Then they go up to something that their partner can see and that they are aware of, which is, again, that anger, that frustration, that sadness. Then transitioning to a behavior or perception of silence, shutdown, stonewalling, and defensiveness. 

This is our negative interaction cycle. This is the escalation and it is what we’re trying to get a manage on. 

And if we know what the top looks like and we’re really not sure what the bottom looks like, that’s what therapy is really helpful for, to build that insight so it doesn’t feel like you’re doing it alone. But you can absolutely do this at home and by yourself. 

If any of this is resonating with you, this can lead to de-escalation. If you know where you’re going, it’ll be easier to communicate that vulnerability with your partner. Hopefully, you get a different response. If we’re changing the system, it’s likely for our partner to change and modify with us. But sometimes the pattern is really rigid and it’s hard to lean into safety. Sometimes it can be easy, sometimes it can be difficult. 

By no means do you have to go to therapy to figure this out? I hope that this is helpful for everybody, but sometimes it is helpful to have a third person coming in who is listening to or seeing things that you might not be able to see or access.

how to find balance in a relationship

The Dance


  • Comfortable initiating difficult discussion
  • Larger need for togetherness
  • “I need to fix the problem now”
  • “I can’t let the problem sit there”
  • “In my family, we let it out”

Attempts to get back to safety

  • “When I don’t feel you close, I fight for you”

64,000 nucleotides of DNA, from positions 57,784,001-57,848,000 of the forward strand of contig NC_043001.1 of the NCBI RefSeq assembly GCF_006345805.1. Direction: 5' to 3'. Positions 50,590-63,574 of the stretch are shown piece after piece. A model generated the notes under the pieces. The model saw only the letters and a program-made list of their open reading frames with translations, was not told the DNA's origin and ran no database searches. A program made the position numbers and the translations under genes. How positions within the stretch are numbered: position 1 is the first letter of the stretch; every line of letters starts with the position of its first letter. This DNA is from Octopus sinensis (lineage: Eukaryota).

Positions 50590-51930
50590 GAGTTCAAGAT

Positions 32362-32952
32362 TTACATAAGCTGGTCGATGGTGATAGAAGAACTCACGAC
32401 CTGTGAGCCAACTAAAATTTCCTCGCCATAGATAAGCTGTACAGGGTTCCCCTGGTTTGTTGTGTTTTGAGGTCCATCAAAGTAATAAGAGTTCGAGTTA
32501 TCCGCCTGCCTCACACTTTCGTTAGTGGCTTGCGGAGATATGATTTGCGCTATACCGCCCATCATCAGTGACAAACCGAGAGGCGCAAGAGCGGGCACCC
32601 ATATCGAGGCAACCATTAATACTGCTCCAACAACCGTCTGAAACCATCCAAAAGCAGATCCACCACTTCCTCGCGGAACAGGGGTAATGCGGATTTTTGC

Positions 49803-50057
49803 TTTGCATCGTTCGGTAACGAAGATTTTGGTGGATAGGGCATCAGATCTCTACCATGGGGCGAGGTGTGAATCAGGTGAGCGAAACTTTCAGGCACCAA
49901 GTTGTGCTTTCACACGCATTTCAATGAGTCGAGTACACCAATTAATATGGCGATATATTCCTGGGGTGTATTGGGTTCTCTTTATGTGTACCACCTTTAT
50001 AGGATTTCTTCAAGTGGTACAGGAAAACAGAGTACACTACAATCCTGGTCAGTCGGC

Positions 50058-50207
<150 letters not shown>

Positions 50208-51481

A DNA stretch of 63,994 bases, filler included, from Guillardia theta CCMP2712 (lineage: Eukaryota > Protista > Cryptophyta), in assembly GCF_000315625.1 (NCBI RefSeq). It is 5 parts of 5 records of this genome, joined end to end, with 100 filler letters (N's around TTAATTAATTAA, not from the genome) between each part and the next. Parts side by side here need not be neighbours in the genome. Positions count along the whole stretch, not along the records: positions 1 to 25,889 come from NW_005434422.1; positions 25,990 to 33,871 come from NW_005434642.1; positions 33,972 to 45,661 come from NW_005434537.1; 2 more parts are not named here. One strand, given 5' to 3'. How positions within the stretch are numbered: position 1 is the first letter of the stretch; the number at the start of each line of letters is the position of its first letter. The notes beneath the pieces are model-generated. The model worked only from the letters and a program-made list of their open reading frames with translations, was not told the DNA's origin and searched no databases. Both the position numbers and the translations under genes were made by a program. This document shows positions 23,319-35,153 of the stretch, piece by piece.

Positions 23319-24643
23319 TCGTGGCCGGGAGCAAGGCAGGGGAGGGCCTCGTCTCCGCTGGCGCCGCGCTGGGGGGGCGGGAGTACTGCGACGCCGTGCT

• Engagement


  • May try to resolve internally or alone
  • Need for separateness
  • “Nothing I say fixes anything”
  • “I get overwhelmed when conflict arises”
  • “I need time to process this”

Attempts at safety

  • “I need to think about this more because you are important to me”
  • Avoidance

This is our dance, just a little bit more clarification here. We have our pursuer, comfortable initiating discussion or difficult discussion, so comfortable with a sense of vulnerability.

The criticism coming through, the one who maybe leans into criticism a little bit more is saying actively protesting, “This is what’s going on. I need something different. You’re over here doing this and it doesn’t feel good.”

They’re comfortable initiating difficult discussions, but not necessarily comfortable with vulnerability. 

Again, that pursuer has that larger need for togetherness. This language can be expected quite a lot: “I need to fix this problem. Now, something’s wrong. We need to address it at this very moment. I can’t let this problem sit here (creates some anxiety).” We can’t live with this problem. It just overwhelms the system. 

There are also cultural family pieces: “In my family, we let it out.” And that can include yelling and screaming.

Attempts to get back to safety for somebody who is a pursuer are: “When they don’t feel close, I fight for you.” So they engage, they pursue that connection and that engagement from a partner. 

We have our Withdrawer who may tend to resolve any discomfort, or upset, internally, and alone by themselves. 

They have a larger need for separateness. This larger balance of togetherness and separateness is the human experience. We’re all looking for a little bit more balance.

We don’t want too much togetherness to where we don’t feel valid and have a sense of identity outside of others. We also have this other piece of not wanting too much separateness where we have no sense of connection and feel very isolated and alone.